Skip to main content



Friday, March 12, 2021 

Shell has signed agreements to charter 10 new VLCCs powered by dual-fuel LNG engines; four from Advantage Tankers, three from AET and three from International Seaways.

All 10 ships are to be built in South Korea by DSME, with the first operational from 2022 and on charter to Shell for seven years. The main engines and vessel design chosen for the ships will mean these tankers have the lowest possible methane slip and highest fuel efficiency, achieving an expected average 20% lower fuel consumption compared to current eco-VLCC vessels. Shell says that 14 of its long-term charter fleet in service will be LNG-fuelled by the end of 2021. This latest order is expected to bring the total global dual fuel LNG fleet to 475, marking yet another important step on the predicted doubling of LNG-fuelled vessels on the water by 20231, as ship owners respond to customer calls to choose cleaner technologies.

Grahaeme Henderson, Global Head of Shell Shipping & Maritime, said: “It is imperative that the shipping sector immediately employs the cleanest fuels available. Today and for the foreseeable future, LNG is the choice for new builds to ensure we are not adding heavier emitters into the global fleet while we work hard at developing zero-emissions fuels. This significant commitment will see Shell hit a new milestone for our fleet decarbonisation with an average of 50% of our crude tankers on time charter powered by dual-fuel LNG engines once in service. There is real urgency to tackle emissions from this sector and adopting LNG while developing zero-emissions fuels options, will make a significant difference to cumulative emissions.”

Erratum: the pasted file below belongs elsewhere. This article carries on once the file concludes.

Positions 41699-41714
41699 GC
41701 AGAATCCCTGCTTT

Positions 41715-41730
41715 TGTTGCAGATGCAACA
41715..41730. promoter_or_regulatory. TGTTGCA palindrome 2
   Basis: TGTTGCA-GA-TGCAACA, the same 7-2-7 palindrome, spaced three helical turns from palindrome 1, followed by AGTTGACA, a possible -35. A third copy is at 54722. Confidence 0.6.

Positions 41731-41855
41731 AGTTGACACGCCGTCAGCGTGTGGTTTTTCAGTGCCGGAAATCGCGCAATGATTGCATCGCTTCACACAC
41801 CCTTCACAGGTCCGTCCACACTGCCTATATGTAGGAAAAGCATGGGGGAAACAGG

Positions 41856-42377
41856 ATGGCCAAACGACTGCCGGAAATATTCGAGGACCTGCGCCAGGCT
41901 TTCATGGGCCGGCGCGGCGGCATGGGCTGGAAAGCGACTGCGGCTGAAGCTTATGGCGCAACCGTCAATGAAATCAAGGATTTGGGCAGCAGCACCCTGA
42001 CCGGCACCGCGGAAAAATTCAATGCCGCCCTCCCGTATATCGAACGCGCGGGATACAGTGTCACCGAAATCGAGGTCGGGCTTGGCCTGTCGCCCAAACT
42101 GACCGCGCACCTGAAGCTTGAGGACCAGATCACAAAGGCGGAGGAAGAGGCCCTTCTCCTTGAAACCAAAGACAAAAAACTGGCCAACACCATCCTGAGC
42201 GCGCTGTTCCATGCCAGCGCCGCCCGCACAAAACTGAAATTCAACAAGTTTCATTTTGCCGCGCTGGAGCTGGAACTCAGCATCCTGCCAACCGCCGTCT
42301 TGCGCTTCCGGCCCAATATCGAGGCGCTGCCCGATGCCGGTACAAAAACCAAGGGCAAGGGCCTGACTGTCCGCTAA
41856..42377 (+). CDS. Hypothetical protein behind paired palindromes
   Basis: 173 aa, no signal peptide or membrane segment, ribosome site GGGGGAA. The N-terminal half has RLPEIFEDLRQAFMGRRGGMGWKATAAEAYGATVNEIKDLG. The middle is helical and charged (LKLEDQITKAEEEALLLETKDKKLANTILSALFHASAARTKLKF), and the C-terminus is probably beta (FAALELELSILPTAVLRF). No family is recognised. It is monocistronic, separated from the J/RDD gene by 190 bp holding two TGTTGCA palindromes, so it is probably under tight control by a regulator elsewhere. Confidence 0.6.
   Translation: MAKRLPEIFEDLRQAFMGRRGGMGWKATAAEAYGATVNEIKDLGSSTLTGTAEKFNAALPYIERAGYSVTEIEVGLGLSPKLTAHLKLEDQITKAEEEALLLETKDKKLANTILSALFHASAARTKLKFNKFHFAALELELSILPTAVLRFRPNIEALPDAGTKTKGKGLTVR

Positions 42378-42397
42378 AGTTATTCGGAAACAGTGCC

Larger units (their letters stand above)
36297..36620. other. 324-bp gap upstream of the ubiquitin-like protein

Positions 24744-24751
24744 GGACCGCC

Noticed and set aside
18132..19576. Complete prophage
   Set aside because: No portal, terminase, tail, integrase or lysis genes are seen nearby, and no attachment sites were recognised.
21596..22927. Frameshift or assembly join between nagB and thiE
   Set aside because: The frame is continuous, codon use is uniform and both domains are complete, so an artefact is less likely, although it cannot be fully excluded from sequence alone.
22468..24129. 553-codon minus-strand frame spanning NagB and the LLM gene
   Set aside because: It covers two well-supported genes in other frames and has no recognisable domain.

Shell is rapidly making LNG available on global trading routes at major ports in Europe, Asia and North America to meet customer demand with tankers and the bulk and liner segments continuing to grow uptake. By 2023, marine LNG demand is expected to reach around 3.6m tonnes with 45 bunker vessels expected to be in service.

Sung Geun Lee, President and CEO of DSME, said: “The vessels have been designed with state-of-the-art technologies and not only achieve a huge reduction in greenhouse gas emissions but are also economically viable. They have a low fuel consumption with their dual-fuel LNG engines and will bring significant benefits to both the charterer and the ship owners over the long-term.”

Reader Comments (0)

There are currently no comments on this article. Why not be the first and leave your thoughts below.

Leave Your Comment

Please keep your comment on topic, any inappropriate comments may be removed.

Return to index